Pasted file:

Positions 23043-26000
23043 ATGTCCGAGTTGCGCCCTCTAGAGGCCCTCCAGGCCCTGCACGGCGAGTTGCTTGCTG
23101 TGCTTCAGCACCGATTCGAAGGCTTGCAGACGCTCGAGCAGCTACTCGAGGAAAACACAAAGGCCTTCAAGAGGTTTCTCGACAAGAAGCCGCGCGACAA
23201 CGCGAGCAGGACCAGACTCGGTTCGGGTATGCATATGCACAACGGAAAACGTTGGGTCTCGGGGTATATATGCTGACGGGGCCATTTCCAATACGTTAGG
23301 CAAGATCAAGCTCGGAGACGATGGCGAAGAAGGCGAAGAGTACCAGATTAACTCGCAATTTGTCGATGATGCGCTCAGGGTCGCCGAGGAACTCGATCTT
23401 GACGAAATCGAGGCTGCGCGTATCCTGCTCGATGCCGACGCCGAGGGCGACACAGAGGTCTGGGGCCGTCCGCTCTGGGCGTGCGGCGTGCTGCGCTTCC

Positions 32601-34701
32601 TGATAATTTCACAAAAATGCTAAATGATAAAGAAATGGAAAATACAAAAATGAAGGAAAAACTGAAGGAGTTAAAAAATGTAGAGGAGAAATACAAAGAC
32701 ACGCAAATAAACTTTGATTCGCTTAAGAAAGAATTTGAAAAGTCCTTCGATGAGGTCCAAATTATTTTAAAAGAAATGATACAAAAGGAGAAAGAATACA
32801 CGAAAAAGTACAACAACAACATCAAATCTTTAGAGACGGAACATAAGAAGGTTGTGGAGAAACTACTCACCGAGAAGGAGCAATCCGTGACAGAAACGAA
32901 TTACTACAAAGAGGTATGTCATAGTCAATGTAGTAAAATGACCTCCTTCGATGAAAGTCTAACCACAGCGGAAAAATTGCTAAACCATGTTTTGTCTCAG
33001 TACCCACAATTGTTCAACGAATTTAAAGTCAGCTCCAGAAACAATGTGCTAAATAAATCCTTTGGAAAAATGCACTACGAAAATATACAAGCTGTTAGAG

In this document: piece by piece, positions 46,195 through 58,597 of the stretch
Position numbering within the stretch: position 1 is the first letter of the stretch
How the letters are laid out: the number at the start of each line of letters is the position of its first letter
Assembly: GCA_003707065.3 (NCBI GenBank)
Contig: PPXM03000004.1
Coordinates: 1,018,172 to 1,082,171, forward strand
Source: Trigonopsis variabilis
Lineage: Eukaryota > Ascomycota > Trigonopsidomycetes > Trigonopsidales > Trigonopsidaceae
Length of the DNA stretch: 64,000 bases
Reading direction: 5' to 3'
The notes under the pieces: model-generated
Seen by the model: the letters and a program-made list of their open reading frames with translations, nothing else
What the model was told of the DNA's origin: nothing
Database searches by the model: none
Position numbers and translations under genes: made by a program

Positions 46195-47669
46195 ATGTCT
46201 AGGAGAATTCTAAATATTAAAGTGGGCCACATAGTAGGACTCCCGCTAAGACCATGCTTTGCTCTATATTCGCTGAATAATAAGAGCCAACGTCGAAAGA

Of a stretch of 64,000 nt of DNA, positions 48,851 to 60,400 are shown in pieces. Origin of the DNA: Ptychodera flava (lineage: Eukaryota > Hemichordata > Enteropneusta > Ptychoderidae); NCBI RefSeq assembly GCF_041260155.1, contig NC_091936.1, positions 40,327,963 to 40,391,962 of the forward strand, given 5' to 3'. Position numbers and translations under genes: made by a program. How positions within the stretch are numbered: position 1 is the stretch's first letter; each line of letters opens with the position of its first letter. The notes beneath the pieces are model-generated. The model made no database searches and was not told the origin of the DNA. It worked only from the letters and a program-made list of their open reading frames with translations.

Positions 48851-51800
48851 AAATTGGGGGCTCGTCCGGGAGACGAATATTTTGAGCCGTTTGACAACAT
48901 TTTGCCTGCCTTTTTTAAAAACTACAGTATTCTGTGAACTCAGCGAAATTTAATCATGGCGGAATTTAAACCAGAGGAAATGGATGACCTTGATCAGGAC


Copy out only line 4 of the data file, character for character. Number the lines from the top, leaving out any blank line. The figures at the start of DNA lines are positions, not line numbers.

23201 CGCGAGCAGGACCAGACTCGGTTCGGGTATGCATATGCACAACGGAAAACGTTGGGTCTCGGGGTATATATGCTGACGGGGCCATTTCCAATACGTTAGG